New Jersey

Department of Transportation

Standard Specifications

for Road and Bridge Construction

2007


NJDOT A-2 – Determining Percentage of Mica in Fine Aggregate

  1. Scope. This test method is used to determine the mica content of fine aggregate.

  2. Apparatus. Use the following apparatus:

    1. Binocular microscope (Leica, Zeiss, Wild, or equivalent) with 20× minimum magnification and using a standard 10× high quality lens.
    2. No. 10 and No. 100 sieves conforming to AASHTO M 92.
    3. Mechanical sieve shaker conforming to AASHTO T 27.
    4. Microsplitter or spinning riffler splitter.
    5. Balance conforming to AASHTO M 231 and having a minimum capacity of 100 grams with a precision of 0.1 gram.
    6. Balance for weighing separated mica in stainless steel containers having a minimum capacity of 50 grams with a precision of 0.001 grams and conforming to AASHTO M 231.
    7. Stainless-steel sample container with lid.
    8. Oven for drying sample to a constant weight at a temperature of 230 ± 9 °F.
    9. Stainless-steel spatula.
    10. Size 000 or smaller paintbrush with loose hairs trimmed.
    11. Microscopic picking tray as used by the American Association of Petroleum Geologists or equivalent for placement within microscope working area.
    12. Water in a suitable container for wetting paintbrush.
    13. Various suitable larger brushes for moving and spreading sample on picking tray.

  3. Procedure. Perform the following steps:

    1. Ensure that the examiner has a minimum 4-year degree in geology or a related science and an understanding of mineralogy, petrographic analysis, and optical microscopy.
    2. Take the test sample from a representative sample from a field stockpile. After oven drying to a constant mass at a temperature of 230 ± 9 °F, split the sample into approximately 200 grams weighed to the nearest 1 gram.
    3. Sieve the 200 gram sample according to AASHTO T 27 using a No. 10 sieve and a No. 100 sieve. Retain the material passing the No. 10 sieve and retained on the No. 100 sieve.
    4. Reduce the retained sample to approximately 20 grams. Using a microsplitter or a spinning riffler further split the sample into 20 approximately 1-gram samples of fine aggregate. Choose 2 of the twenty 1-gram samples at random for analysis.
    5. Place the first chosen sample on a microscopic picking tray and quarter using a stainless-steel spatula. With a large brush, sweep 3 of the 4 sample aliquots to the periphery of the picking tray for possible further analysis.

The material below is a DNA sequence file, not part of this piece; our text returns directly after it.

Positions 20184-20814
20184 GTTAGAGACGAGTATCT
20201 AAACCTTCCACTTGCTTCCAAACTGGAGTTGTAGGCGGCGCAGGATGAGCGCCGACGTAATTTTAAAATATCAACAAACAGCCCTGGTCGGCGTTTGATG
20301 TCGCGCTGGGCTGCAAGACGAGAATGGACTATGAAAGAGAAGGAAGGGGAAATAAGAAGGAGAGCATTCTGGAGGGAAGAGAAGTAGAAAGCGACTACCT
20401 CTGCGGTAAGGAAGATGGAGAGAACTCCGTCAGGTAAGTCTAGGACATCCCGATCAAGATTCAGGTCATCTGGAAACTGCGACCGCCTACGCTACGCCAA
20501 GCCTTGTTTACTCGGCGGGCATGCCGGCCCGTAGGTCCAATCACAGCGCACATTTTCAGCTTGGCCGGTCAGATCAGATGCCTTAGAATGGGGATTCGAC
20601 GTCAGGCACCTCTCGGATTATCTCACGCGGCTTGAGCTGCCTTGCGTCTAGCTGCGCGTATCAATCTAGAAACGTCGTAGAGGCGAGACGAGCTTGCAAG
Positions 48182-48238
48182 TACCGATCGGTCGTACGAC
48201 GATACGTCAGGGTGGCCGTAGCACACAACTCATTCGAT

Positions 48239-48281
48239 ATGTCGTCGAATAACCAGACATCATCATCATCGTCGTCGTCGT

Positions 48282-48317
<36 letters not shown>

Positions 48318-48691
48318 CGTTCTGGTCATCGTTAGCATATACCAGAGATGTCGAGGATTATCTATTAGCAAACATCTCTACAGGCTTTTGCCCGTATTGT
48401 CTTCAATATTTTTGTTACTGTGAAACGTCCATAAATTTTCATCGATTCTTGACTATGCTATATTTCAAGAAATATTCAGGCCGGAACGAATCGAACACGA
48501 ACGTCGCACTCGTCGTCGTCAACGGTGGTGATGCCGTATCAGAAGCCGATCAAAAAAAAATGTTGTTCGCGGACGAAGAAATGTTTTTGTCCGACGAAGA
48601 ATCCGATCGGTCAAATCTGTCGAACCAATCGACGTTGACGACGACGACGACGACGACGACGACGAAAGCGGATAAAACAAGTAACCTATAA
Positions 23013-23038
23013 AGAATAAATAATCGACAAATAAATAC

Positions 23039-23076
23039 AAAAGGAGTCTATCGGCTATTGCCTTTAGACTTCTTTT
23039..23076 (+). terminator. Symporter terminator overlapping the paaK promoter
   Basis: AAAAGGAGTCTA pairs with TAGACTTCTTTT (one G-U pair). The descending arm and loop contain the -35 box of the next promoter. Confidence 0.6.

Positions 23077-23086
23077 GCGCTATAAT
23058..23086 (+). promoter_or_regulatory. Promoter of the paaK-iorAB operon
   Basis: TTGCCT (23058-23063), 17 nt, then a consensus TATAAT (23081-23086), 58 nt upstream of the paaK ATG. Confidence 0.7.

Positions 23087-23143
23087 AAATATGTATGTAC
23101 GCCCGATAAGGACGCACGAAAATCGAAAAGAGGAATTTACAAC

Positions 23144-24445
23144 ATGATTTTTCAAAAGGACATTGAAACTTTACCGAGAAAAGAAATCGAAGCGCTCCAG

6. Wet the bristles of the small paintbrush and under 10-20X viewing power, separate the mica minerals from the rest of the fine aggregate
    7. After picking at least 95 percent of the mica from the sample aliquot, carefully brush the separated mica into pre-weighed and labeled stainless-steel sample container with lid. Brush the mica-free portion of the sample aliquot into another pre-weighed and labeled sample container with lid.
    8. If deemed necessary, the examiner may analyze other quarter aliquots of the sample brushed aside in Step 5. Follow Steps 6 and 7 to analyze additional aliquots brushing the mica and the mica-free portions into their respective containers with the first aliquot analyzed.
    9. With the lids off, dry both portions of the sample to constant weight.
    10. Using a scale with a precision of 0.001 grams, weigh both samples with the lids on to prevent loss. Record weights of the mica and the mica-free portions. The sum of these is the “Weight of Sample” and should be approximately 0.25 grams for each aliquot analyzed.
    11. Repeat Steps 5 through 10 for the second randomly chosen 1-gram sample.

  4. Calculations and Report. Calculate the percent of mica for each sample analyzed using the following equation:


  5.   Percent of Mica = 
    Weight of Mica in Grams

      x 100
    Weight of Sample  
     

  6. Report. Report the final mica content as the average of the results of the 2 samples to the nearest 0.1 percent.

Last Document Correction:
December 14, 2007